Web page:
In a leaderful approach, validators vote for the view decided by a leader. In full synchrony, the voting succeeds if the leader is correct because the correct leader can pick up a correct view such that no other validator is locked on a conflicting chain.

Our solution

From the view of locking paradigm, in a bouncing attack, the attacker is misleading honest validators as if some honest validators are locked on it. Our solution simply uses a synchrony assumption that the delay of votes are up to k slots and hence votes delayed more than k can be considered adversarial when the network is normal.
Even when honest votes are actually delayed by a temporal network failure and some validators are locked on a checkpoint which you find justified more than k slots later, the protocol is stuck-free because validators can catch up at the start of the next epoch.
Notably, this approach is still leaderless and simple.

Future works

  • Liveness proof of fixed FFG (Make sure that this fix does not introduce a new problem)
  • Incentive analysis
1 Like

If you set k = \frac{1}{3} - \epsilon, then if fraction 2\epsilon of validators are offline and the attacker causes a fork right before k, then honest validators would not be able to cause justification, as they would only have (\frac{2}{3} + \epsilon) * (1 - 2\epsilon) \approx \frac{2}{3} - \frac{\epsilon}{3} validators slots, correct? So you would want to set k to equal something like \frac{1}{6}?

But then what is the total number of (offline honest + attackers) that FFG can survive with this modification?

Can we try to mitigate this by borrowing techniques from 99% fault tolerant synchronous consensus? For example, have a mechanism where the maximum time at which you can switch over depends on the percentage of validators that you see switching over, so if you reach one validator on time then that validator would support the new chain and their added signature increases the time limit before which other validators would accept the new chain.

Also, what do you think of the “switch at most once every three epochs” technique proposed in Beacon chain Casper mini-spec ?

The fault tolerance for safety & liveness would be still 1/3.
When an attacker published a new justified checkpoint in a conflicting chain in the first k slots, honest validators might not be able to justify a new checkpoint in that epoch (and it is the same in the original FFG) but they can justify a checkpoint in the next block (under full synchrony).

Setting k small is better to prevent an attacker from doing this 1 epoch justification failure. Because in this case there are no honest validators locked on the new justified block, honest validators can ignore the checkpoint justified by the attacker and justify the original checkpoint.

The exact condition on k to prevent the 1 epoch justification failure is as follows.
Here, k' is a ratio k/\mathrm{SLOTS\_PER\_EPOCH} and x is the ratio of offline nodes.
For justification to happen,
(1 - k')(1 - x) \ge 2/3
\iff k' \le (3x - 1)/(x - 1)/3

(Ref: Google)

However, there is a trade-off of k. When a subset of the honest validators received a new checkpoint with delay \Delta (e.g. due to their local network failure) and the other validators have already voted for and are locked on it, they can switch and hopefully succeed in justification in this epoch if \Delta < k (depending on the slot allocation).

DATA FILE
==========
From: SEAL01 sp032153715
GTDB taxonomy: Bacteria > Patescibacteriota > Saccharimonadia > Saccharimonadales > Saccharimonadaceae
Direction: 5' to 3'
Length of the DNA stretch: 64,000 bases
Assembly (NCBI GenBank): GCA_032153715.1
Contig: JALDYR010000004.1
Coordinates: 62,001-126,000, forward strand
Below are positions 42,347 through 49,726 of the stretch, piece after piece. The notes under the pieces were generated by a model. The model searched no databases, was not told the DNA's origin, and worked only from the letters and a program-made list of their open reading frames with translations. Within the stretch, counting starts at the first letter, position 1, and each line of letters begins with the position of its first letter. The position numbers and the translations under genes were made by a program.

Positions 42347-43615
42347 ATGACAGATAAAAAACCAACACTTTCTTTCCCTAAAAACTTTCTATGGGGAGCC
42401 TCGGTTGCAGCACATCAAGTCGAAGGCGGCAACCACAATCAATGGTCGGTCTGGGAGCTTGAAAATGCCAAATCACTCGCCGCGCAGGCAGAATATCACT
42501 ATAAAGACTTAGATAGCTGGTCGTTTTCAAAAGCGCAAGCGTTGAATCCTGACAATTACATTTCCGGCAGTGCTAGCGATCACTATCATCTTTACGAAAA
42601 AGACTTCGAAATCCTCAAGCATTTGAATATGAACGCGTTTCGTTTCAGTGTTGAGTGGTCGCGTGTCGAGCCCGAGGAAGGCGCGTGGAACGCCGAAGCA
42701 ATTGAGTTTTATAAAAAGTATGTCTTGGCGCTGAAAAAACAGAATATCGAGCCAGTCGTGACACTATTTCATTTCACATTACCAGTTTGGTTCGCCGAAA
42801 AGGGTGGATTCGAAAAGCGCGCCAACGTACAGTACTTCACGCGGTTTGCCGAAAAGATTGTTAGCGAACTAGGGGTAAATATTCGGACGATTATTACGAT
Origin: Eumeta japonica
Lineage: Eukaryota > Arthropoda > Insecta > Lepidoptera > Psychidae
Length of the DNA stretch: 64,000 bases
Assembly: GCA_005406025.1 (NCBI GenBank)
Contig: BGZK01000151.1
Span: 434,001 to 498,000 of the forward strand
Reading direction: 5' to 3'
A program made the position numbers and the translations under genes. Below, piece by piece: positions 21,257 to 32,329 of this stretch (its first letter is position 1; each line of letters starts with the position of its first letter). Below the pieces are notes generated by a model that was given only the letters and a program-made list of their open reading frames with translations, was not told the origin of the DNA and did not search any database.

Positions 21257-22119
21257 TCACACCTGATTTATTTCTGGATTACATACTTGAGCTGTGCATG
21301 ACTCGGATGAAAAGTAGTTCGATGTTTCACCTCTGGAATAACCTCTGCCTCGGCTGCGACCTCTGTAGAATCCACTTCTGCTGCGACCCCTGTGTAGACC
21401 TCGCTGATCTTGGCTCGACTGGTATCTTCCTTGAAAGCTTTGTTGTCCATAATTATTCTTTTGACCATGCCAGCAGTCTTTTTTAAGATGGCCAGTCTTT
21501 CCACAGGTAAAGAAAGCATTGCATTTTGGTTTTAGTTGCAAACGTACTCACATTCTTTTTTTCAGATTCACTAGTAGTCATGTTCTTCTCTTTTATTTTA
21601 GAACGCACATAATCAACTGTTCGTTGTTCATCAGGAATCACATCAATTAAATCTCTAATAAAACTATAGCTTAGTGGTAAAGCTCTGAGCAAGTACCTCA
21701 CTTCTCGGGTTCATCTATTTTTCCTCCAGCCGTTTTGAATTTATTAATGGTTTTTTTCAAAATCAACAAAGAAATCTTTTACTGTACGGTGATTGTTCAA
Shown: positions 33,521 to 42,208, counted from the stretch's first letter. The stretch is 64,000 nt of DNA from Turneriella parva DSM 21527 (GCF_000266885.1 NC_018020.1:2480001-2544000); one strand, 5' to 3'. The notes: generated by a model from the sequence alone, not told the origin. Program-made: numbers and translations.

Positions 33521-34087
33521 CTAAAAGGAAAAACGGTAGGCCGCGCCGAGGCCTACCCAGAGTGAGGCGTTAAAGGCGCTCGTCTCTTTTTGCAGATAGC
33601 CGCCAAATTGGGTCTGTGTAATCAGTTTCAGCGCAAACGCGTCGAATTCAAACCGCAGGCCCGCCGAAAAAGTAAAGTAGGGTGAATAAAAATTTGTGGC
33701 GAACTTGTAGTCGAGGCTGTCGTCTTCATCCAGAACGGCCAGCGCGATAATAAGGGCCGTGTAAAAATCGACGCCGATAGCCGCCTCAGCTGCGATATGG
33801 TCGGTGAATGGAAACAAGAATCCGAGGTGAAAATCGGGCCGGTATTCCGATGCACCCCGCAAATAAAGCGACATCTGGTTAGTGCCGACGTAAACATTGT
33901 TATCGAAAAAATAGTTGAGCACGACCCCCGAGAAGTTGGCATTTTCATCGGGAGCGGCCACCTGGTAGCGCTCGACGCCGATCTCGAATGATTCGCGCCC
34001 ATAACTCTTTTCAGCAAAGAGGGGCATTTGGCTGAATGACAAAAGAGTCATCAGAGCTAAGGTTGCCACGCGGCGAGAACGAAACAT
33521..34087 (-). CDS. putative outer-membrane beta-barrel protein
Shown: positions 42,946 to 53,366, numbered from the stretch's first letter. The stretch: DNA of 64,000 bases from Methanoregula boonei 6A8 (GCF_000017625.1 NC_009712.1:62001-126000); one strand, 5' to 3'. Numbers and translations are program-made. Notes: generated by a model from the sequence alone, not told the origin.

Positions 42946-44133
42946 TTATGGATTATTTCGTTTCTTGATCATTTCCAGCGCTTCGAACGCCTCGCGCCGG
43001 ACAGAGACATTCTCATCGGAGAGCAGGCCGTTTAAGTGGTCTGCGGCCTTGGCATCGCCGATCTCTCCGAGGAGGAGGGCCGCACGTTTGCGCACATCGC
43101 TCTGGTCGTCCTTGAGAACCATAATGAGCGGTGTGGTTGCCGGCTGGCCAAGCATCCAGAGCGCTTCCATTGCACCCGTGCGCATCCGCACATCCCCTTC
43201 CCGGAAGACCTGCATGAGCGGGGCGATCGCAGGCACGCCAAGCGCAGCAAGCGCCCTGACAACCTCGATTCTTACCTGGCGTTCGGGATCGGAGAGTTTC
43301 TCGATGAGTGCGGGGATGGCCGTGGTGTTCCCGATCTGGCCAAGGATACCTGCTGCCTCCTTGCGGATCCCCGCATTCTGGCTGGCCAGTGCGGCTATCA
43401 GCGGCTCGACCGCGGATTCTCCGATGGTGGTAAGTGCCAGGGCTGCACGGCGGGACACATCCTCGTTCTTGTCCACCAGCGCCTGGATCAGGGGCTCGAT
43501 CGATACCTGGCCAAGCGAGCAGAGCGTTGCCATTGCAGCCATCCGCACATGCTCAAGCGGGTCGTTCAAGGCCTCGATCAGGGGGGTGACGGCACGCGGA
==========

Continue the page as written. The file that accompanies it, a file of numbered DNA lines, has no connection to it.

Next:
For example, have a mechanism where the maximum time at which you can switch over depends on the percentage of validators that you see switching over, so if you reach one validator on time then that validator would support the new chain and their added signature increases the time limit before which other validators would accept the new chain.

Yep! I think there would be more “smoother” kinds of approach by taking other validators’ opinion into account.
That’s being said, I tried to propose something easy to reason about and simple to implement potentially for Phase 0 or 1.

Also, what do you think of the “switch at most once every three epochs” technique proposed in Beacon chain Casper mini-spec?

In that approach, if there are two honest validator sets both of whose sizes are less than 2/3 accepted conflicting latest justified checkpoints due to temporal asynchrony, doesn’t it take at least three epochs for them to get on the same chain and start justification?

Yes, but the implied assumption is that asynchrony on the order of an epoch is going to be an extremely rare event so taking the hit is fine.

I agree that the “two validator sets accepted conflicting latest justified checkpoints” situation is rare but it is the situation which makes the unlocking rule necessary.

The three epochs locking scheme (or more generally, >1 epoch locking without the k slots of unlocking period) would be better than my fix basically when an attacker has a justifiable checkpoint conflicting with honest validators’ chain and k is set too small compared to x as I explained.
Also, in that scheme, splitting becomes somewhat difficult to start but possible when there are two justifiable & conflicting checkpoints. It causes >=3 epochs of justification failure and can continue recursively under the same assumption on the attacker’s ability.

I found a more complicated bouncing condition, which I didn’t cover in the previous analysis. Here, an attacker can start a bouncing attack against the above fix if k > 0.

Setting k = 0 fixes this, although this condition would be even less likely to be met in practice.

1 Like

Could you please explain more specifically in which case it will happen? Will it happen under FMD? Thanks!